I find myself anxious about the pop-quiz until I realize that my 5-year-old daughter’s bedtime questions are a test I can easily pass.
Letters of the alphabet.
Now, I don’t like to brag,
But it turns out,
That if you show me a letter of the alphabet,
And ask me what sound it makes…
Well, I am kind of an expert.
She’s intrigued that I can’t be stumped.
Even by a “script” letter.
And I can tell that she doesn’t fully believe that I can write in cursive as well.
She’s in the middle of learning it.
To her, mastery seems insurmountable.
And it gets me thinking about your Elevator Pitch.
Because while you may not have learned your expertise as long ago as I learned the letters of the alphabet,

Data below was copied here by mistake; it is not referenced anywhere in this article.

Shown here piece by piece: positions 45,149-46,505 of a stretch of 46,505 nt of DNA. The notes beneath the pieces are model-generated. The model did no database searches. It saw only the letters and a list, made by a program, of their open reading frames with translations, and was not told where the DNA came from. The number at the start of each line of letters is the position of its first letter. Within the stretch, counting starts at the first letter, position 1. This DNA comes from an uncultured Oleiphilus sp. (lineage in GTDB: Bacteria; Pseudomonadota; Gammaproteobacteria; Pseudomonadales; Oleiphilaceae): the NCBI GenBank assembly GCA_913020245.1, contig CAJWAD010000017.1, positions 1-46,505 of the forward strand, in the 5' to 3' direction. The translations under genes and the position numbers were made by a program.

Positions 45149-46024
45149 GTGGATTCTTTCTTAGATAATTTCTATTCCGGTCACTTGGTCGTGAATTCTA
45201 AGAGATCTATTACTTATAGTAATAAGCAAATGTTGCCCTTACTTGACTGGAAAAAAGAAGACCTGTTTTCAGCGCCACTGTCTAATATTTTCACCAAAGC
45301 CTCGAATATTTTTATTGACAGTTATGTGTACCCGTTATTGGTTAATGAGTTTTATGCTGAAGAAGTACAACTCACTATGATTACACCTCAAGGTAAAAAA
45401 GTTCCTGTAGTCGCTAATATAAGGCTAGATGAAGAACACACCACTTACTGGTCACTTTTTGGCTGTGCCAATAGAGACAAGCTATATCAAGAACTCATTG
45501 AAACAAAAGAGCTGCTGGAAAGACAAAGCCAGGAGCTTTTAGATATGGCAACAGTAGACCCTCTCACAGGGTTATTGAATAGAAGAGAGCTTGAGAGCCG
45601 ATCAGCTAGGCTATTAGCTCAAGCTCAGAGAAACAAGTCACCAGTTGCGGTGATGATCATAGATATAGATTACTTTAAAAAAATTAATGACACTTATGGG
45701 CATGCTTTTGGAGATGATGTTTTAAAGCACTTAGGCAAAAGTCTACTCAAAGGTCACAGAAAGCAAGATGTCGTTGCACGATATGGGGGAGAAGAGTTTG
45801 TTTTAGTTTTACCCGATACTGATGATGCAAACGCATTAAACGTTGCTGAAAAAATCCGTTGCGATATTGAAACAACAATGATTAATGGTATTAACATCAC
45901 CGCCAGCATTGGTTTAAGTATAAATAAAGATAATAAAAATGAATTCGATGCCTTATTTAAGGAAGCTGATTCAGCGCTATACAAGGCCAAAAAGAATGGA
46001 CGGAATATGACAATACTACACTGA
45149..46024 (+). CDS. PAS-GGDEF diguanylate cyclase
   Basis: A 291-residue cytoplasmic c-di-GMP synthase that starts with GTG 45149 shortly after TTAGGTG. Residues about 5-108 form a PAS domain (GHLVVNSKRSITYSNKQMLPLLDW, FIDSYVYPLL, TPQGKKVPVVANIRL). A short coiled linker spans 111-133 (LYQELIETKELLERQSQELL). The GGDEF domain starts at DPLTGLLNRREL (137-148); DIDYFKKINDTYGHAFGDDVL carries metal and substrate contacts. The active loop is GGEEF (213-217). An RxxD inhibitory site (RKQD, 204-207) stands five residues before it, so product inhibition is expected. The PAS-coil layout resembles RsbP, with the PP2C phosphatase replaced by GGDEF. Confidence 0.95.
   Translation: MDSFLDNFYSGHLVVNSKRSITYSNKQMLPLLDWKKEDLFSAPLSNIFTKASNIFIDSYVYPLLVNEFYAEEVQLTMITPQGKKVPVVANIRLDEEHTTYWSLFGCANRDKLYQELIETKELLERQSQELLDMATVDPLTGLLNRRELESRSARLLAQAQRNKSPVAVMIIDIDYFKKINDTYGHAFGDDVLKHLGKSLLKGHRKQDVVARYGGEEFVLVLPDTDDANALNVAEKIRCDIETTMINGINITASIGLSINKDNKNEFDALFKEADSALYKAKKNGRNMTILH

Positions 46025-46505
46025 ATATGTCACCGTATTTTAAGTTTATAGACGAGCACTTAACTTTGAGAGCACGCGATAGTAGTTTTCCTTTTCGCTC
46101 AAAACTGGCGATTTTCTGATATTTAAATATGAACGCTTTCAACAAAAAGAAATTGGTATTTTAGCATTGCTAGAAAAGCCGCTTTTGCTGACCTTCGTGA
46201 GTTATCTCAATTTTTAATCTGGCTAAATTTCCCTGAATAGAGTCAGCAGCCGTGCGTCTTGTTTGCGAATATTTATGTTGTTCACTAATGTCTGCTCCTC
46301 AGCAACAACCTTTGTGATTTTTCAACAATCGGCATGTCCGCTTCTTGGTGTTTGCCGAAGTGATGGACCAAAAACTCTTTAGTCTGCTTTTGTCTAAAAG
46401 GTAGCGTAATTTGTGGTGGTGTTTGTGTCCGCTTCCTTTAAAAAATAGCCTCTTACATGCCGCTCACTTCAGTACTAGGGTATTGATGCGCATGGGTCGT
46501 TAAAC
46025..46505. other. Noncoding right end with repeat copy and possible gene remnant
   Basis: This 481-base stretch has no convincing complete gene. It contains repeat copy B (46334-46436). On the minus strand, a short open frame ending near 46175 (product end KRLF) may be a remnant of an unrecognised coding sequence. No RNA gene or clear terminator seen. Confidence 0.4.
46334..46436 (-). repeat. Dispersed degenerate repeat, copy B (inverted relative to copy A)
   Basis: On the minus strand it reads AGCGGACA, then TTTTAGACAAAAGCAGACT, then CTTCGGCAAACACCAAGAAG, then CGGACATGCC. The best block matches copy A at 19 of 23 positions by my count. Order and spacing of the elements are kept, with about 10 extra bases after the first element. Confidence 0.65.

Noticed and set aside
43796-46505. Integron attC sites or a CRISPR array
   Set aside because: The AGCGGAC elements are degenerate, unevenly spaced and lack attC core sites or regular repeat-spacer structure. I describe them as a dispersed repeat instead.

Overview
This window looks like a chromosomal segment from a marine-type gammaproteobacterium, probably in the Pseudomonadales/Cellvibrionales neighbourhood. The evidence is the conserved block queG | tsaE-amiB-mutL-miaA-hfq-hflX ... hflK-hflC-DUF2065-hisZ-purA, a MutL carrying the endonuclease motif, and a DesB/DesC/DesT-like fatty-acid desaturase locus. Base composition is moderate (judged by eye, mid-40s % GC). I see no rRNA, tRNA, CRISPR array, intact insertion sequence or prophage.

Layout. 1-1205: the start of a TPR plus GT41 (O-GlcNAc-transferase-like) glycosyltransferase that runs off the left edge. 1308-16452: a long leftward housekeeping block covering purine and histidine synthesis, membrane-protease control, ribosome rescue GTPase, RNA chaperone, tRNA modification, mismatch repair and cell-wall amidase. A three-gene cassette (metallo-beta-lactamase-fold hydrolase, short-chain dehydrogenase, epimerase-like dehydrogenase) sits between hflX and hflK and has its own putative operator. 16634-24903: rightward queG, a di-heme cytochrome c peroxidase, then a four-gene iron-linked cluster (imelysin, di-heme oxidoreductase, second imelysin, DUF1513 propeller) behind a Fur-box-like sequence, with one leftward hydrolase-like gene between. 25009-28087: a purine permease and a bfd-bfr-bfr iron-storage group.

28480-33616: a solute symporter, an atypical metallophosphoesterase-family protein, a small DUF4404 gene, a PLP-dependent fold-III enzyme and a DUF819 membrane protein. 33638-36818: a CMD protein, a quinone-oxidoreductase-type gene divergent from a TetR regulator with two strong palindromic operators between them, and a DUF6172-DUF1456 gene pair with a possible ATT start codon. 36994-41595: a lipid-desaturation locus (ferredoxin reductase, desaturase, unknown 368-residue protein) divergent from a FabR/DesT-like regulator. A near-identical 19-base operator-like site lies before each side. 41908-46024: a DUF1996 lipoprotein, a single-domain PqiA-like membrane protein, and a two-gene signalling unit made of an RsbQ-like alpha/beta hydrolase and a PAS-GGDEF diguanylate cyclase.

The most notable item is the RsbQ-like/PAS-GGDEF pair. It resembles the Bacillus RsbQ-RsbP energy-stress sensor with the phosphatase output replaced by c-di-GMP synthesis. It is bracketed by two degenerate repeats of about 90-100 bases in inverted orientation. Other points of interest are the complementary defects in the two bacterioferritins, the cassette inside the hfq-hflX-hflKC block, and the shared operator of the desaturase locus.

You are still that much further ahead of people who don’t spend all their time thinking about it.
I’m especially amused that I was nervous about the quiz,
Because it’s unusual to be quizzed on something you know so well.
Yet that is what happens to experts every day.
Being quizzed by people about things you’ve forgotten you learned.
Things you’ve forgotten you mastered.
Your Elevator Pitch is about claiming that expertise.
Recognizing that something you know something about.
So you can teach it to others.